Common Fabric and Textile Abbreviations List

Understanding common fabric abbreviations can give you important information about the fiber content of the textiles you use. Textile abbreviations, just like crochet abbreviations and knitting abbreviations, are an important part of understanding how to use fibers to make things. From reading labels to working on sewing or decorating projects, this exhaustive list of fabric abbreviations will come in handy. You can brush up on laundry symbols too!

Textile abbreviations on labelTextile abbreviations on label

Fabric Abbreviations for Natural Fibers

Natural fibers are any type of fabric or textile that comes from nature. This can include plant fibers like cotton and animal fibers like wool. If you see one of these abbreviations, you’ll know what it means:

  • CO - Cotton, a natural fiber derived from the cotton plant

  • HA - Hemp, a strong natural fiber from the outer portion of the hemp plant’s stalk

  • HS - Horsehair, a fiber made from the tails and manes of horses

  • JU - Jute, a course vegetable fiber made from tall tropical plants

  • LE - Leather, a fabric made of animal skin

  • LI - Linen, a natural textile made from flax

  • RA - Ramie, a strong fiber made from a flowering plant

  • SE - Silk, a natural fiber produced by insect larvae

  • SI - Sisal, a strong fiber from a Mexican plant

  • WA - Angora, a natural textile made from the wool of the Angora rabbit

  • WB - Beaver fur, fur or textiles made from the hair of beavers

  • WK - Camel hair, textiles made from the hair of camels

  • WL - Llama hair, textiles made from the hair of llamas

  • WM - Mohair, a type of wool made from the hair of the Angora goat

  • WO - Wool or recycled wool, a textile made from sheep’s wool

  • WP - Alpaca wool, a textile made from the wool of alpacas

  • WS - Cashmere, a type of wool from the Cashmere goat

  • WV - Virgin wool, wool from a lamb or wool that has not been recycled

  • WY - Yak, wool from a yak

Fabric Abbreviations for Synthetic and Artificial Fibers

Man-made fibers can be those completely created in the lab or they can be textiles created using artificial methods. Sometimes, they are made from natural materials, but calling them natural fibers is false advertising. They have been heavily processed to take the qualities desired in a particular textile. Whether they start in nature or in the lab, it’s helpful to know their abbreviations:

  • AC or CA - Acetate, a fabric made by refining and spinning wood pulp

  • BB - Bamboo viscose, a type of viscose fabric made from bamboo pulp

  • CLY - Lyocell, a type of fabric made using dissolved wood pulp 

  • CMD or MD - Modal, a very soft fiber derived from beech trees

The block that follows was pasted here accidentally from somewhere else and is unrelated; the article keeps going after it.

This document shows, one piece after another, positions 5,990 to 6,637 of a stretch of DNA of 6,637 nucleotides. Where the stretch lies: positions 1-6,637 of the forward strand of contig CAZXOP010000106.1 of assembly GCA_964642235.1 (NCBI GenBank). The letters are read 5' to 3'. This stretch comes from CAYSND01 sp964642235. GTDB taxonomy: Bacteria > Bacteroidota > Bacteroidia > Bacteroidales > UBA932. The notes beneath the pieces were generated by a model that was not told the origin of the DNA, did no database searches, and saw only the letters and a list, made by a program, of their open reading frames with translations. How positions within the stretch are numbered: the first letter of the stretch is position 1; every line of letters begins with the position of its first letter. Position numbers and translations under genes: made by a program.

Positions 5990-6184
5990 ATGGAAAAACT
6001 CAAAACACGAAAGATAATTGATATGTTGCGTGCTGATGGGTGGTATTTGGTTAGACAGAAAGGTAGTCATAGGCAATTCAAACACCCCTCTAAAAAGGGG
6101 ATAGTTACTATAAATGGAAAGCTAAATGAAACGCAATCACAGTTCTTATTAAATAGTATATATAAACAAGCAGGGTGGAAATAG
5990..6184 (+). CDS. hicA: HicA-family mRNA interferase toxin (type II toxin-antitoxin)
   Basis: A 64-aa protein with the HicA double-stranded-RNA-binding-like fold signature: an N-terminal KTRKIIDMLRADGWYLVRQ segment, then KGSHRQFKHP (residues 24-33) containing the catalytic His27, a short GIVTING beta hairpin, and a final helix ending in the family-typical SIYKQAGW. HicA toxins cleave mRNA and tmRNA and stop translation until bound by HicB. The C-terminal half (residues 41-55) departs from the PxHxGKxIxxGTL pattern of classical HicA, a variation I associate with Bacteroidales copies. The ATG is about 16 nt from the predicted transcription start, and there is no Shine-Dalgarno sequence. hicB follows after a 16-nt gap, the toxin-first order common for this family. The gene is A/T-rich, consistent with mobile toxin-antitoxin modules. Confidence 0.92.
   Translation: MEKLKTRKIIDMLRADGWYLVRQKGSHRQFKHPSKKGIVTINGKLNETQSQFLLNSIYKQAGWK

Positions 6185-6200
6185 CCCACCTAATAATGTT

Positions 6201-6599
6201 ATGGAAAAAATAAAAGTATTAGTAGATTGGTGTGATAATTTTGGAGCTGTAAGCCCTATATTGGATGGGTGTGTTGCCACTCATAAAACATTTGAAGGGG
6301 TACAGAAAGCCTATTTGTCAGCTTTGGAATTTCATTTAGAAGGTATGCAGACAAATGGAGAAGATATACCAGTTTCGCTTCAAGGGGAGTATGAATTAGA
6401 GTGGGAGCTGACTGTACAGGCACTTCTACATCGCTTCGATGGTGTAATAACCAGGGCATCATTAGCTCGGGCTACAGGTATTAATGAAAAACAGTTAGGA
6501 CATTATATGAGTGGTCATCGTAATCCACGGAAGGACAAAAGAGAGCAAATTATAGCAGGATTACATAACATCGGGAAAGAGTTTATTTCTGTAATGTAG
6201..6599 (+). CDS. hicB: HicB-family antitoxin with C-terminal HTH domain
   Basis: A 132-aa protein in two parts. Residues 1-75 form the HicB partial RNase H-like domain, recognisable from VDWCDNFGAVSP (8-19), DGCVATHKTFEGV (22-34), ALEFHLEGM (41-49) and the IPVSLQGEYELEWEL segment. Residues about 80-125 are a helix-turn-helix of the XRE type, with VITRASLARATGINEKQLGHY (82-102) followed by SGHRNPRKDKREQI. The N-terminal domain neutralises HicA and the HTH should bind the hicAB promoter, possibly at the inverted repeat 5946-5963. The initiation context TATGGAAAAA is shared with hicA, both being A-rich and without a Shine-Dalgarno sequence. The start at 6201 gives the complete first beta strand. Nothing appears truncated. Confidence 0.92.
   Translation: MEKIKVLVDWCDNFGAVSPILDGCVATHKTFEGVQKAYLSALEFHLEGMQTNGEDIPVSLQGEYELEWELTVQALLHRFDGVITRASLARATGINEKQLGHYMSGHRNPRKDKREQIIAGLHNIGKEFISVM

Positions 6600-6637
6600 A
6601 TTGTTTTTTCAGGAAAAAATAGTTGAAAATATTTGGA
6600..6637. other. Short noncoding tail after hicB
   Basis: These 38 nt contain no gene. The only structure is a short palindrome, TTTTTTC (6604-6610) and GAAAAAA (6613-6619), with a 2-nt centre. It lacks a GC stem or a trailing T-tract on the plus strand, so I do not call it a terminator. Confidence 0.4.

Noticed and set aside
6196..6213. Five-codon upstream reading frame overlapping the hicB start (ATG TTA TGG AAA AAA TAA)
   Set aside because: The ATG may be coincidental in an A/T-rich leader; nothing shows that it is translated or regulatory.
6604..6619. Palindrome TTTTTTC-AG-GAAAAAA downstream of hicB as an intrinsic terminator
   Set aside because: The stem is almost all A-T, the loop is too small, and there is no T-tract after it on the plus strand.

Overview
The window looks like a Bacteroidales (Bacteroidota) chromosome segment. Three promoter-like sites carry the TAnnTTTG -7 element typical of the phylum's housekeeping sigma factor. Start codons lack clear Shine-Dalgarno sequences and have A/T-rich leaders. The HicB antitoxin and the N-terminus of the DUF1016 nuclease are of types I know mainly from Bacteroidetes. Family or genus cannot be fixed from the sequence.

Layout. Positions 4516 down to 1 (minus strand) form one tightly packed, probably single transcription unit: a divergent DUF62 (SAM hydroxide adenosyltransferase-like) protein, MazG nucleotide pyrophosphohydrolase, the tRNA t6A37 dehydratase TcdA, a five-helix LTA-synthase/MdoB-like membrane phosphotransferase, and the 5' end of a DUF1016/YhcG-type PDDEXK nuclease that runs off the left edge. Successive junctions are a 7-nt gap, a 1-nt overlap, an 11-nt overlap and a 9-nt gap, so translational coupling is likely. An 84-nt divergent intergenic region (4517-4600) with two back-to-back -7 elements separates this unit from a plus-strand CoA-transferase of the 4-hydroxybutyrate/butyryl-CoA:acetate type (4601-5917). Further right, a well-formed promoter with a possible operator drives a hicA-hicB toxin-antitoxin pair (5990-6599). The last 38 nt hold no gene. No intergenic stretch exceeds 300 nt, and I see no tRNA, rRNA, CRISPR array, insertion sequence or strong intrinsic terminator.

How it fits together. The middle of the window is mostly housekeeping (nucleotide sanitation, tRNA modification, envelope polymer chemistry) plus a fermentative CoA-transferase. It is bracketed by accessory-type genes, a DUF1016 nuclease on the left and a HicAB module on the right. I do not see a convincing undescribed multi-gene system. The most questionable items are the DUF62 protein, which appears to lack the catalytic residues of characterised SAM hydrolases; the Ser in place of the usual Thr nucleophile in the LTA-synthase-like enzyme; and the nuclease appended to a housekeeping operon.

• CU or CUP - Cupro, a fabric made from cotton waste

  • EA or EL - Elastane (also called Lycra or Spandex), made from polyether-polyurea copolymer 

  • ME - Metallic fiber, any fabric with metals added

  • NY - Nylon, a thermoplastic material that is processed with heat

  • PA - Polyamide, a synthetic fiber made from polyamides

  • PAN - Polyacrylic, a synthetic wool-like fabric made from acrylonitrile

  • PL or PES - Polyester, the shortened name of a synthetic polymer used in many textile blends

  • PU - Polyurethane, a waterproof fabric that is made by laminating other fibers, including polyester

  • TA - Triacetate, a stretchy fabric mostly made from highly processed plant fibers

  • VI or CV - Viscose, a fabric made from processed wood pulp

  • VY - Vinyl, a textile made from natural gas and chlorine

Fabric Abbreviations for Blends and Qualities

Some textiles are a blend of multiple fibers. The following abbreviations refer to fabric blends:

  • AF - Other fibers, other fibers not specified

  • FI - Flax/linen blend, a blend of linen and flax

  • HL - Linen/cotton blend, a blend of cotton and linen

  • MA - Modacrylic, a blend with between 35% and 85% acrylonitrile

  • NW - Nonwoven, a fabric made by a process other than weaving

  • OM - Organic material, a textile made from organic materials

  • SM - Synthetic materials, any textile made from man-made materials

Textile Abbreviations for Use and Durability

If you’re in the decorating trade or need to understand the labels on decorative fabrics, you’ll find this is another way manufacturers use abbreviations. These use abbreviations can offer important information about the durability of various textiles in the form of “rubs.” 

A “rub” is a back-and-forth movement of a mechanical arm pushing a piece of cotton duck fabric against the tested fabric until the fibers of the tested fabric start to break. You may see the following abbreviations referring to durability or “rubs”:

  • DD - Decorative domestic, a light use fabric designed to handle 5,000 to 9,999 rubs

  • LD - Light domestic, a lightweight domestic fabric designed for 10,000 to 14,999 rubs

  • GD - General domestic, a mid-weight fabric for domestic use designed for 15,000 to 24,999 rubs

  • HD - Heavy domestic, a heavy-weight domestic use fabric designed for 25,000 to 39,999 rubs

  • GC - General contract, a heavy professional fabric designed for 40,000 to 49,999 rubs

  • HC - Heavy contract, a very heavy professional fabric designed for more than 60,000 rubs

Important to Understand

The fiber content and usage guidelines for various textiles are important to understand, no matter how you plan to use the materials. From fashion to home decor, you’ll find these common abbreviations on labels and fabric descriptions. 

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